In 1955, Jesús Sanchez Garza published a book called La Rebellion de Texas—Manuscrito Inedito de 1836 por un Ofical de Santa Anna purporting to be de la Peña's memoirs. Inedito means "unpublished" in Spanish, meaning that this was the first time the memoirs were publicly available.[10] Garza self-published the book, which included the diary, 40 pages of introductory material on de la Peña and an additional 90 pages of supporting documents, including the only known copy of the article de la Peña wrote from prison. The book had little impact on historical research into the Alamo as it had only a limited printing in Spanish in Mexico, and many researchers did not know it existed.[11] In 1975 the Texas A&M University Press published an English translation of the book, called With Santa Anna in Texas: A Personal Narrative of the Revolution.[10] The English publication caused a scandal within the United States as it asserted that Crockett did not die in battle. Historians disagree on whether any or all of the book has been faked.[10][12] Because the original book was self-published, no editor or publisher ever vetted its authenticity.[13] Garza never explained how he gained custody of the documents or where they were stored after de la Peña's death.[14]

Some historians, including Bill Groneman, found it suspicious that Garza's compilation was published in 1955, at the height of interest in Crockett and the Alamo caused by Walt Disney's television series about Crockett's life. Groneman also points out that the journals are made up of several different types of paper from several different paper manufacturers, all cut down to fit.[14] Historian Joseph Musso also questions the validity, also basing his suspicions on the timing of the diaries' release. However, James Crisp, a history professor from North Carolina State University, has studied the papers and is convinced they are genuine. In October 2001, in a Southwestern Historical Quarterly article, Dr. David B. Gracy II, and his science team, attested to the authenticity of De la Pena's work. The original manuscript, consisting of 200 loose pages, was auctioned in 1998 for $387,500. It now resides at the Center for American History at the University of Texas at Austin.[15]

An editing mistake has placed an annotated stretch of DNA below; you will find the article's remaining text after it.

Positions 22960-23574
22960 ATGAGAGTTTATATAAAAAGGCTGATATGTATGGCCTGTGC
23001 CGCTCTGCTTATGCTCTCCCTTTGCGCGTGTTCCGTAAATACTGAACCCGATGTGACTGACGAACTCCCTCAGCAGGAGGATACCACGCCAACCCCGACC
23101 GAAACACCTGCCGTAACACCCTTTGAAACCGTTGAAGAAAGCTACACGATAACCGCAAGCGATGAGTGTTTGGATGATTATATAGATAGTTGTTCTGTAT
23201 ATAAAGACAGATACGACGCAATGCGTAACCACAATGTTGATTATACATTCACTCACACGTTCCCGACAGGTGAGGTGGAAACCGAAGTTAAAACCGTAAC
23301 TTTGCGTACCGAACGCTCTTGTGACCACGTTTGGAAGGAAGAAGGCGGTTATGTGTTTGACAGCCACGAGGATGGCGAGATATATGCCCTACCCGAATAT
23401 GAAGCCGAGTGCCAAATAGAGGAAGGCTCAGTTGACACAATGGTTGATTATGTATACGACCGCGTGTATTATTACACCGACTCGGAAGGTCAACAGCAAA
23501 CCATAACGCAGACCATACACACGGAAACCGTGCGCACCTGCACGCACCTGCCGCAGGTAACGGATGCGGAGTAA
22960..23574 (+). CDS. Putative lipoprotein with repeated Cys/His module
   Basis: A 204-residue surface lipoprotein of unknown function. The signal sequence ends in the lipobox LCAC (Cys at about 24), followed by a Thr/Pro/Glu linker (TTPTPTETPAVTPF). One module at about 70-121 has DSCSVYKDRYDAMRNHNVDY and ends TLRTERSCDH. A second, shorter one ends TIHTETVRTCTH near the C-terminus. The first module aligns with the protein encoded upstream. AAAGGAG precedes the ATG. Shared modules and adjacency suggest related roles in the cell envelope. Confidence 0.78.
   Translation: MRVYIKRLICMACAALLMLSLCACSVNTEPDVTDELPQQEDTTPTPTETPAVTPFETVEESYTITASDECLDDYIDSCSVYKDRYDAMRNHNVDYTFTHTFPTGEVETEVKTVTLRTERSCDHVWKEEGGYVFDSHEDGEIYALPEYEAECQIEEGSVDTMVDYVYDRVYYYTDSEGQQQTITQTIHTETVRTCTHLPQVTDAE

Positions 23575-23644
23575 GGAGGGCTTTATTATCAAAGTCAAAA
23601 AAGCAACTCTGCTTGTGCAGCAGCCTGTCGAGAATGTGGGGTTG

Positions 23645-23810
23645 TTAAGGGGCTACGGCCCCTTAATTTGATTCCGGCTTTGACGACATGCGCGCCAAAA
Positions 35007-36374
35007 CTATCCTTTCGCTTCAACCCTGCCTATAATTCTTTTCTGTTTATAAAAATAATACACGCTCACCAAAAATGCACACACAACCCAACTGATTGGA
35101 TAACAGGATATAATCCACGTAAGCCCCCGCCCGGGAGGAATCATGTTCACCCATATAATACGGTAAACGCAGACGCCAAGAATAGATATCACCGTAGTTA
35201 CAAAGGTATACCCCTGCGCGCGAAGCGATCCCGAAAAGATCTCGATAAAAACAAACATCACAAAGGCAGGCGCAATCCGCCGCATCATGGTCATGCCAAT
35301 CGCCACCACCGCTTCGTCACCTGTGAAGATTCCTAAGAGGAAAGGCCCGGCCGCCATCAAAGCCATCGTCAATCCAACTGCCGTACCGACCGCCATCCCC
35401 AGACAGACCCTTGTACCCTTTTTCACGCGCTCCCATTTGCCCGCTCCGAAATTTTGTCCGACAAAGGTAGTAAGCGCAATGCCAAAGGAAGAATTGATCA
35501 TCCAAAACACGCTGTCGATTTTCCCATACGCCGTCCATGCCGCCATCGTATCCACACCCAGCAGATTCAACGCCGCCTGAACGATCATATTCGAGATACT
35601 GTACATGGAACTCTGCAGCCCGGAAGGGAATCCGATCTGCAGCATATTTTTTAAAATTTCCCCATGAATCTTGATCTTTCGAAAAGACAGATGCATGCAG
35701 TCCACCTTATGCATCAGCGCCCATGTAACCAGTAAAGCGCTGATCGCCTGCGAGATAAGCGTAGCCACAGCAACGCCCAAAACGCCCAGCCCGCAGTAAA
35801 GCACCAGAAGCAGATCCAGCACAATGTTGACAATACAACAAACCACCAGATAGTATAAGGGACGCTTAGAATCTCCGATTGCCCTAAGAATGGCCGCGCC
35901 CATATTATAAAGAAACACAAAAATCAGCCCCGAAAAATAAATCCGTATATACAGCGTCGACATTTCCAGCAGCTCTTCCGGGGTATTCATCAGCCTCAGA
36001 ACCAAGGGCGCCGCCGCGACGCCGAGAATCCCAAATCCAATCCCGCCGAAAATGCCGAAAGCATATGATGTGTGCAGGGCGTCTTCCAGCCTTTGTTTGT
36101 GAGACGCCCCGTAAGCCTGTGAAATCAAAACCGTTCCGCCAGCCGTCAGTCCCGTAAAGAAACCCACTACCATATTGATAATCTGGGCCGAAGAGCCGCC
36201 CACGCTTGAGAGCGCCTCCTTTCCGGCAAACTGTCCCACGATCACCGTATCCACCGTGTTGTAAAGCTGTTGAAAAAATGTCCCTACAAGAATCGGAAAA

1. ^ Todish et al. (1998), p. 118.
  2. ^ a b c Groneman (1999), p. 116.
  3. ^ a b c d e f g h i j k l m n Todish (1998), p. 119.
  4. ^ a b c Groneman (1999), p. 117.
  5. ^ Groneman (1999), p. 119.
  6. ^ Groneman (1999), p. 118.
  7. ^ a b Groneman (1999), p. 120.
  8. ^ a b c Groneman (1999), p. 122.
  9. ^ a b Groneman (1999), p. 123.
  10. ^ a b c Todish et al. (1998), p. 120.
  11. ^ Groneman (1999), p. 125.
  12. ^ Groneman (1999), p. 133.
  13. ^ Groneman (1999), p. 128.
  14. ^ a b Groneman (1999), p. 136.
  15. ^ Texans buy controversial diary that challenges Alamo legend,, November 19, 1998, archived from the original (– Scholar search) on February 10, 2008, retrieved 2008-04-15 

Borroel, Roger, translator of many Mexican army/governmental documents of the Texas War of 1836, and researcher.


Borroel, Roger, Editor of Mexican Army Field Reports; The Texas War of 1836, and many other research works of the Texas War of 1836.